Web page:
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Poland election: Center-right Bronislaw Komorowski edges out Jaroslaw Kaczynski

Acting president Bronislaw Komorowski edged out Jaroslaw Kaczynski, opposition leader and twin brother of the late President Lech Kaczynski, with just over 52 percent of the vote in Sunday's Poland election.

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New life for Kaczynski

Despite his electoral defeat, the Sunday vote is not necessarily a cul-de-sac for Kaczynski, analysts say.

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The recent rise in popularity of his Law and Justice party could very well pave the way for its victory in the parliamentary elections slated for fall 2011. Now that both the government and the president are from the ruling Civic Platform, Kaczynski’s party, which was ousted from power in 2007, is expected to become rock-solid opposition before next year's vote.

Challenges and ambitions

The year 2011 will play a key role in Poland’s future, as the country will take over the European Union’s presidency in the second half of the year. But Warsaw’s ambitions of emerging as a regional power are perhaps best visible in its continuous diplomatic initiatives.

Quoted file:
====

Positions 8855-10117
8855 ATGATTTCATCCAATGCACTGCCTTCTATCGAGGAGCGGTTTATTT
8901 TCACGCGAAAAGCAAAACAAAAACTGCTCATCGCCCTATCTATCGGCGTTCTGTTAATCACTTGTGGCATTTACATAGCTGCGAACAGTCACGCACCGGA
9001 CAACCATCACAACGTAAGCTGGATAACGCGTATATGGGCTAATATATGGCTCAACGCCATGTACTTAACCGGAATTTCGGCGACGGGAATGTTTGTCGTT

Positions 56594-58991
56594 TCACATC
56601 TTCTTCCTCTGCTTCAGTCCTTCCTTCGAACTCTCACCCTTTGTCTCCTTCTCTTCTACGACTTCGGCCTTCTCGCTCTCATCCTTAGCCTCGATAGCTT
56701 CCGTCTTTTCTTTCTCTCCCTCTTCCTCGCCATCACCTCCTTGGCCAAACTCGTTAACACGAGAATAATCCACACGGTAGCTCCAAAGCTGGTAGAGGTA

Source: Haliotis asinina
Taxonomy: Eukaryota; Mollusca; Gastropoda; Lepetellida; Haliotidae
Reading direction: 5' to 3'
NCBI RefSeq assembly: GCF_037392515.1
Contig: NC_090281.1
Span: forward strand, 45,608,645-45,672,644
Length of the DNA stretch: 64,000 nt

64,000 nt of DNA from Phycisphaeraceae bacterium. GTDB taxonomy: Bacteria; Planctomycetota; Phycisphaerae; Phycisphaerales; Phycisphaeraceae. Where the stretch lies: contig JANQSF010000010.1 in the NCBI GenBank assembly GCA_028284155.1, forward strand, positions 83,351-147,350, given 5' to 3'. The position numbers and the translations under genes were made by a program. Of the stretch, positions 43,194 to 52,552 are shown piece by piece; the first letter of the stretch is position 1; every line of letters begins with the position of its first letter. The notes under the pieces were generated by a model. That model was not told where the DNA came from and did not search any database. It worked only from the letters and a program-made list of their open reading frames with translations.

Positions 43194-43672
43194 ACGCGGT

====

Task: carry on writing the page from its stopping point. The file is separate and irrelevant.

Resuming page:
On Saturday, United States Secretary of State Hillary Rodham Clinton came to Poland to participate in a Community of Democracies summit in Krakow. The intergovernmental organization, assembling 16 democratic member states, celebrated its 10th anniversary since being established by former US Secretary of State Madeleine Albright and Poland’s then-Foreign Minister Bronislaw Geremek.

The summit’s date was set prior to the April 10 plane crash, which accelerated Poland’s presidential election. During her visit in Krakow, Mrs. Clinton steered away from explicit declarations in favor of any of the candidates.

"This weekend, Poland is set to renew its democracy by holding the runoff to the presidential election,” Mrs. Clinton said on Saturday, as quoted by the Gazeta Wyborcza newspaper. "No matter which candidate wins the vote, the United States will remain Poland’s friend and close ally.”

Poland’s relations with Russia, Poland’s communist-era master, have improved since the plane crash, but the recent deployment of US MIM-104 Patriot missiles to the Morag military base in northern Poland,was met with suspicion by Moscow. Komorowski is expected to endorse the Polish government’s attempts to break the ice.